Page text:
1 The principles of the traditional classification
of the English vocabulary
2 Notional and functional parts of speech.
3 The field structure of the English vocabulary.
4 New approaches to the vocabulary
The division of words into classes
Semantic (meaning)
Formal (form)
Functional (function)
derivational features
a set of grammatical
function in the sentence
Traditional grammar approach
• Scherba: notional parts of speech
(N, V, Adv, Adj, Pron, Num)
Functional parts of speech
(art, prep, conj, part, modal words, interj)
• V.Vinogradov: notional parts of speech
(N, V, Adv, Adj, Pron, Num, the
category of state (alone, alive,ashore)
Functional: particles proper, linking
particles, prepositions,conjunctions)
• M. Blokh (semantico-grammatical analysis):
Notional (names): N,V,Adv,Adj
pronominal words (substitutes of names):
pronouns, numbers, words of broad semantcs
(“do”, ”thing” etc. )
Functional words: prep, conj, particles,
determiners etc.
Modern approaches
• J. Sweet divided the vocabulary
on the morphological properties into
declinables (N, Adj, V) and indeclinables (Adv, Prep,
Conj, Interj).
on the basis of the syntactic functioning of definite
classes of words into
- nominal words (noun-words) include nounpronouns, noun-numerals, infinitives, gerunds;
- adjective words include adjective pronouns,
adjective numerals, particles;
- verb group includes personal forms and verbals.
• Glison’s classification is based on two formal
indications: morphological form and word-order
(the group which has formal indications of wordchanging (N, V, Adj, Adv)
and the group which has no such indications.
nouns, adjectives, verbs, adverbs
• Sledda distinguishes inflectional (nominals,
verbals, adjectivals, adverbials) and positional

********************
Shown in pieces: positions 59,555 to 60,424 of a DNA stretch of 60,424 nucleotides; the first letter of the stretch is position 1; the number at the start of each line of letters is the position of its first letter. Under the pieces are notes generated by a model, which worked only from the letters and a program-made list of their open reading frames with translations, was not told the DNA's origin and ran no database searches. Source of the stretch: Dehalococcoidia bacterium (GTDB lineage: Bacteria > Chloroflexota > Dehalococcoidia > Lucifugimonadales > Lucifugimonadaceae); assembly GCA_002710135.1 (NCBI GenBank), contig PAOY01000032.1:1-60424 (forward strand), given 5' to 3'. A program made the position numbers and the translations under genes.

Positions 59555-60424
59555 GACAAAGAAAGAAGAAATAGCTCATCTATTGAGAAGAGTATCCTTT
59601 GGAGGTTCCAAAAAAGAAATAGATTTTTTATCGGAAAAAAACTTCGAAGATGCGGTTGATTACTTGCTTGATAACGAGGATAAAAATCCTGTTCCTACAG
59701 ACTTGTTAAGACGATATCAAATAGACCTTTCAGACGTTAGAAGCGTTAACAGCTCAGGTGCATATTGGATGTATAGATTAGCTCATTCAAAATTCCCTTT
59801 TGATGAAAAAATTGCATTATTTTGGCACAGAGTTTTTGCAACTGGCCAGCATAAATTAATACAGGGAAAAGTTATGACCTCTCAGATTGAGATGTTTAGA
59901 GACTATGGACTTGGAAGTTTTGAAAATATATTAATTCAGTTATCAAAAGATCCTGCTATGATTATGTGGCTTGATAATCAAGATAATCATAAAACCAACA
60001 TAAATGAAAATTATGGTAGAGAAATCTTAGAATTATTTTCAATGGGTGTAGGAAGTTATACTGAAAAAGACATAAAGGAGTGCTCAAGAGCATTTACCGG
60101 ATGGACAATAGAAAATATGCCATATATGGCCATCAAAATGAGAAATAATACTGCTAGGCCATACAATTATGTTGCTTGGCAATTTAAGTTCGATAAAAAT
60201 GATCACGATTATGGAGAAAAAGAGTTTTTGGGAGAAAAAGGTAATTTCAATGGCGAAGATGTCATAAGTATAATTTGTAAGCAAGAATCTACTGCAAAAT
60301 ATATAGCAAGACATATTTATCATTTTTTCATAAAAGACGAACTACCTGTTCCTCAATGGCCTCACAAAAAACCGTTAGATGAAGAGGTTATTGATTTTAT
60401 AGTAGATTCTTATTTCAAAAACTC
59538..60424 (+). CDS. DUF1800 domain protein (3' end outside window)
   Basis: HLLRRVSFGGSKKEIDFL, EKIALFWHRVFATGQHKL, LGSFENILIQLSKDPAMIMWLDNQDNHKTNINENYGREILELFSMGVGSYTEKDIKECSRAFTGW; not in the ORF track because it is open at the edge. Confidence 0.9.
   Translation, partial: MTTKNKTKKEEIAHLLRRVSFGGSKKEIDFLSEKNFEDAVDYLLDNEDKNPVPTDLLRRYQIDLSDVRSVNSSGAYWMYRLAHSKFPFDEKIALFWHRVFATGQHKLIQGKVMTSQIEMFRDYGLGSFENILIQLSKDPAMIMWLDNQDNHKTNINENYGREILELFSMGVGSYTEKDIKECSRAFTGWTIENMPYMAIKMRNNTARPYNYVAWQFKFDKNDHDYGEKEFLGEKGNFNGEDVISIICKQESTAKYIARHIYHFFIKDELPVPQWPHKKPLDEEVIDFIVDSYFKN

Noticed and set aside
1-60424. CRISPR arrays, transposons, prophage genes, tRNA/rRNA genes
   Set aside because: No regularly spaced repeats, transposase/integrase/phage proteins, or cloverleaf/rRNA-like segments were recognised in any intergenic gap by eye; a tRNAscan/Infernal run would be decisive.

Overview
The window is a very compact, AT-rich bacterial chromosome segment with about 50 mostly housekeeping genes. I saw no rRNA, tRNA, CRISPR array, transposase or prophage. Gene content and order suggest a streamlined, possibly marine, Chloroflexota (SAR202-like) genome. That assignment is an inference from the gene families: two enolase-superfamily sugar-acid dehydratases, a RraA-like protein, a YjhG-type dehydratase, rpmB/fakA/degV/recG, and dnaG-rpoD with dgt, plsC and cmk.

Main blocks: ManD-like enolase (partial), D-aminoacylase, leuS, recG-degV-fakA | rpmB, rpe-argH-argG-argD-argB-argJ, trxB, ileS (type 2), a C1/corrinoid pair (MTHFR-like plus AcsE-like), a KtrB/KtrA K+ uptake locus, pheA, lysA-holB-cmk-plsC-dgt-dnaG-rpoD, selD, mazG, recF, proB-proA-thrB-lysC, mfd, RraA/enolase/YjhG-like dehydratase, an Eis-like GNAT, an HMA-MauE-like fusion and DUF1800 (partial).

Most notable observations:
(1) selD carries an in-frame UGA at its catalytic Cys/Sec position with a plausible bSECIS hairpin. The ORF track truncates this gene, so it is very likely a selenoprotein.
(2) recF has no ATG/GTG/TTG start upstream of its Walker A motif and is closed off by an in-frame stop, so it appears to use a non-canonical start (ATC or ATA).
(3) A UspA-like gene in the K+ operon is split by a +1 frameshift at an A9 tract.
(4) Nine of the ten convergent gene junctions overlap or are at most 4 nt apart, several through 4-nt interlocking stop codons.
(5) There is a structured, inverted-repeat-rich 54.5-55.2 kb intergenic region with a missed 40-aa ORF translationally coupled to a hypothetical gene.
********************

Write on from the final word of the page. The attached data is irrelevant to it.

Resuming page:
classes. He also adds 8 smaller classes here:
auxiliary verbs, determiners, prepositions
conjunctions and different classes of pronouns.
O. Jespersen proposed a classification based on
the lexical meaning and morphological function
of the word in the phrase.
(The theory of three ranks)
• primary word (Adj + N) e.g. a barking dog
• secondary word (Adj + N) - a barking dog
• tertiary words: a furiously barking dog
In the junction we find primaries and adjuncts,
In the sentence I see a dog we find nexus (I see)
and adnex (a dog)
The field structure of the English Vocabulary
parts of speech
1 The lexical meaning is
bright and distinct
2 They аre open classes
3 They perform certain
functions in the sentence
4 They form the "Lexical
Paradigm of Nomination“
1 The lexical meaning is
very general and weak;
2 they are closed systems
(include a limited number of
3 function as linking and
specifying words.
4 They have obligatory
The Lexical Paradigm of Nomination
Fancy - to fancy - fanciful - fancifully
To decide – decision – decisive – decisively
Beauty – to beautify – beautiful - beautifully
an end - to end -final - finally" (lexemic suppletivity),
gratitude - grateful - gratefully - to express
gratitude (phrasemic suppletivity).
one, it, they … - to do, to make, to act … - such,
same, similar … - thus, so, there…

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